|"I’ve been putting off writing this month’s column. Been thinking about it for weeks but until this morning have avoided putting fingers to keyboard. I suppose that’s what so many of us do with endings: avoid them" |
|"I sometimes wonder why it is that a new destination seems so much further away the first time you travel there, than it does on repeat visits, or even on the return journey" |
|"‘You know, there’s no shame these days,’ said one old woman wistfully to her friend as I stood behind them in the post office queue. I confess to eavesdropping to gain some clue as to what might have given rise to the comment. I never did find out, but it set me pondering the role that shame and guilt play in our lives." |
|"I can’t let Kevin Chandler’s statement that ‘orgasm is one of the most insular experiences of which a human being is capable’ (Therapy Today, June 2011) pass unchallenged!"|
For the sex therapist things are relatively straightforward. After careful analysis of the nature and causes of the dysfunction, the therapist diligently leads the clients through a series of carefully structured and designed homework tasks.
In practice – Fear and longing between the sheets
For the sex therapist things are relatively straightforward. After careful analysis of the nature and causes of the dysfunction, the therapist diligently leads the clients through a series of carefully structured and designed homework tasks. Thus previously absent orgasms are experienced, premature ejaculations are brought under control whilst reluctant ones shed their inhibitions, and lost erections once more stand proud without the help of Viagra. For the relationship counsellor, however, sex is a rather more complex and meaningful activity.
What is sex for, besides procreation? This is not an academic question and the answers from those whose relationship problems are focused between the sheets are illuminating. ‘For relief and release,’ some will reply.
‘OK, but you can fulfil that function on your own without need of a partner,’ I point out.
‘Yes, but it’s not the same!’ the man retorts.
‘So what’s the difference?’
‘Well, there’s no-one there wanting you, is there?’ he explains, as if the answer was glaringly obvious. And for the first time that session, she looks across at him.
‘And what’s the difference for you?’ I ask her.
‘Well, when it’s good, I don’t feel so alone afterwards.’
To feel wanted and to feel less alone. Of course, sex has other meanings: a currency of reward or punishment; mutual fun and playfulness; a vehicle for intimacy; an opportunity to experience power and potency, or the excitement of letting go.
But sex isn’t all about the action down below. Much of it takes place in that large erogenous zone located between our ears. I wonder how much the partners know and understand about each other’s desires? How do they approach each other sexually? What are the signals, invitations or rebuffs, and how are these couched, proffered, and interpreted? ‘Oh, I always know when he’s in the mood,’ one wife told me. ‘He spends longer in the bathroom before bed, vigorously brushing his teeth.’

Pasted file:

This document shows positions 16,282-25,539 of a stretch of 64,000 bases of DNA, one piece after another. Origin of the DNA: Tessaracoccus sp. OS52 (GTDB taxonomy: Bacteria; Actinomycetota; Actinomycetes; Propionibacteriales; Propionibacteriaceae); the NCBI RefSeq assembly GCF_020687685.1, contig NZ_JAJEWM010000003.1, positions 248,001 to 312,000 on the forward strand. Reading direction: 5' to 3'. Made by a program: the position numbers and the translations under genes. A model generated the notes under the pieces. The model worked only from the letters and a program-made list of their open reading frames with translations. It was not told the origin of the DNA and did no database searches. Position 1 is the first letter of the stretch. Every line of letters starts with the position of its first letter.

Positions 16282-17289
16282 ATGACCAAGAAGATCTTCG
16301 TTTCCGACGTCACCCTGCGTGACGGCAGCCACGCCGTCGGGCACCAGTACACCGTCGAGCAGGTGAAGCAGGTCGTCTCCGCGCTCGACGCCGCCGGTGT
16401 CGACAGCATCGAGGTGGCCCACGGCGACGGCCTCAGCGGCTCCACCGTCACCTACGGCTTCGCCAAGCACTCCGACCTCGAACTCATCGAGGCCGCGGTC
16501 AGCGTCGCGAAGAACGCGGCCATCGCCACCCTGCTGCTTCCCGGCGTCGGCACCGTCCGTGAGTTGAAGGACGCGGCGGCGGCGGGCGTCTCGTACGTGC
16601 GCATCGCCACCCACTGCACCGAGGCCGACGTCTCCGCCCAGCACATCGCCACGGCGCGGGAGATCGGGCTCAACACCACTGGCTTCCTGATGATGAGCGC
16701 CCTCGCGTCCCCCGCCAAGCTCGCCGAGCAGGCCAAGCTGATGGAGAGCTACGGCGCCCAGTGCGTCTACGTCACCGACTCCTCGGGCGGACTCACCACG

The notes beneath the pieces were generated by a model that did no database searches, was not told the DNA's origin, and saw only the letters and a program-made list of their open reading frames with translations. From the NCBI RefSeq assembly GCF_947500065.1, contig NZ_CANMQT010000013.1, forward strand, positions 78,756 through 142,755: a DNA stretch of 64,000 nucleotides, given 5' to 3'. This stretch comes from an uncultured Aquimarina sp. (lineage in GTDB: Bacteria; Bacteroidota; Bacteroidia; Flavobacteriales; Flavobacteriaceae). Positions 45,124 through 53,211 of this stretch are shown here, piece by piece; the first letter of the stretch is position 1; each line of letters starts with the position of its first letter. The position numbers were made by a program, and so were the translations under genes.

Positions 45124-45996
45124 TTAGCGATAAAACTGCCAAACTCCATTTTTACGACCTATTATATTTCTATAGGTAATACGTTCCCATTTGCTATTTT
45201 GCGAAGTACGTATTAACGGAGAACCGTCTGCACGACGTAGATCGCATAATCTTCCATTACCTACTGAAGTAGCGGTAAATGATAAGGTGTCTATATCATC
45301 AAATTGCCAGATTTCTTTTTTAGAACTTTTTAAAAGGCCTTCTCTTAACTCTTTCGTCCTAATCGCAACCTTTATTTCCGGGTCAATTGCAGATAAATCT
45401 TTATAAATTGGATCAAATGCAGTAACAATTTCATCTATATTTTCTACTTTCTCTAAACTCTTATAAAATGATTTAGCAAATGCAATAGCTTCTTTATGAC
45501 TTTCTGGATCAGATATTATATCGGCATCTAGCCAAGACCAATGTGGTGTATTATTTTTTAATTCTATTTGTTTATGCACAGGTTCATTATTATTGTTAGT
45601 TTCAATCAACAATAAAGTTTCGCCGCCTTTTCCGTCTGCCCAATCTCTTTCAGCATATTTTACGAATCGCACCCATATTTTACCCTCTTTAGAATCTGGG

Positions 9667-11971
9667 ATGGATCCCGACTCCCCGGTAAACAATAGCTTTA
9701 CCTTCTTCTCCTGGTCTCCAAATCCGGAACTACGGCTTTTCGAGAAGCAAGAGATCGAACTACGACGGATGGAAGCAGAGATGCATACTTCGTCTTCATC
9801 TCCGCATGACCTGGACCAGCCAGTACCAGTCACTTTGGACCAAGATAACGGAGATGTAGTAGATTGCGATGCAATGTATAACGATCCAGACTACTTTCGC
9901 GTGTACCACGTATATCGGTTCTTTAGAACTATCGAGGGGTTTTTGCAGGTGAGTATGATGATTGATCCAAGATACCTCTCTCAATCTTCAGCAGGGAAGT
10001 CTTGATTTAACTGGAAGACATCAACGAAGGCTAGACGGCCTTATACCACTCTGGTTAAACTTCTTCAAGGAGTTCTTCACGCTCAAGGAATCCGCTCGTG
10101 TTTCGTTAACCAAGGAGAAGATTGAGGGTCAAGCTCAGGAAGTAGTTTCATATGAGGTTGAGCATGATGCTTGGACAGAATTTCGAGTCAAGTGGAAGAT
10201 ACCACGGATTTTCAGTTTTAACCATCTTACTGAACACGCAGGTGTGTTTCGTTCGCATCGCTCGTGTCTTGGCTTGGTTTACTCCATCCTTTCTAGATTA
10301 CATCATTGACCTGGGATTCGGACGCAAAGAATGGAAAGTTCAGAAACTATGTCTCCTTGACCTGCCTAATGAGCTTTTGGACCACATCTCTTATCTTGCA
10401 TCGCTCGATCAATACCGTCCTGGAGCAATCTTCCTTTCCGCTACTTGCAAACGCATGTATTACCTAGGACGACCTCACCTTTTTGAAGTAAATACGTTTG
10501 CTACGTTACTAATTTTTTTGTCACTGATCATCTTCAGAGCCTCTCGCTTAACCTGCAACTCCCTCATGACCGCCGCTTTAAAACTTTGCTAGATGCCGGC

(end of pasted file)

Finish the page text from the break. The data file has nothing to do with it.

If the Desire Stage is about recognition and approach, then the Excitement Stage is about co-operation and communication, ie how we give, take, ask for, and negotiate what we want (or don’t want): ‘Up a bit, down a bit, yes, like that, a bit more’ etc. Some of us have trouble asking, whilst others struggle with receiving. ‘I’m good at sex,’ one young woman boasted. ‘I can perform every trick in the book, as long as I’m in charge of proceedings.’ What she couldn’t bear, was to lie back and allow a partner to pleasure and attend to her.
The Orgasm Stage is about letting go control, and therefore to do with trust. ‘Am I safe to let go with you? And will you still be there for me when I come back to my senses?’ Popular romance has it that simultaneous orgasm is the ideal, the lovers melting into each other in a state of blissful union. The reality is that orgasm is one of the most insular experiences of which a human being is capable. In the moment of orgasm we don’t hear the telephone ring, or see our lover’s face, we briefly leave the world of relationships and plunge into our falling selves.
The Resolution Stage is where we come back to an awareness of our surroundings; ‘It’s cold, pull the covers over. Oh my god, is that the time?’ It is when men describe feeling spent and a woman speaks of feeling full; and the moments when both feel most vulnerable and exposed. It is a time heavy with the challenge of, and opportunity for, intimacy. But when things are bad, it is the time when we feel most alone.
I’ll sometimes invite clients to speak of the part of sex I term coupling. Intromission is the technical term for it, although you might call it penetration, or enclosure, depending on your point of view. I offer the metaphor of a party. If you are the host, your anxieties are to do with whether anyone will come, and if they do, will they appreciate and value what you have on offer, or just eat and drink their fill then clear off leaving you the dishes? Whereas the guest’s anxieties tend to be to do with whether they are really welcome, or are they just tolerated out of duty? Funnily enough, this mirrors the common complaints of women and men sexually. ‘I feel used, like an object,’ she complains, ‘then left with all the mess.’
‘And I feel like a thief in the night,’ he replies, ‘when what I really long for… is to feel wanted.’
Kevin Chandler is a therapist, supervisor and author of Fifty-Minute Hour, a novella about a man dragged along to Relate (in the collection 8 Hours), and the novel Listening In: A Novel of Therapy and Real Life.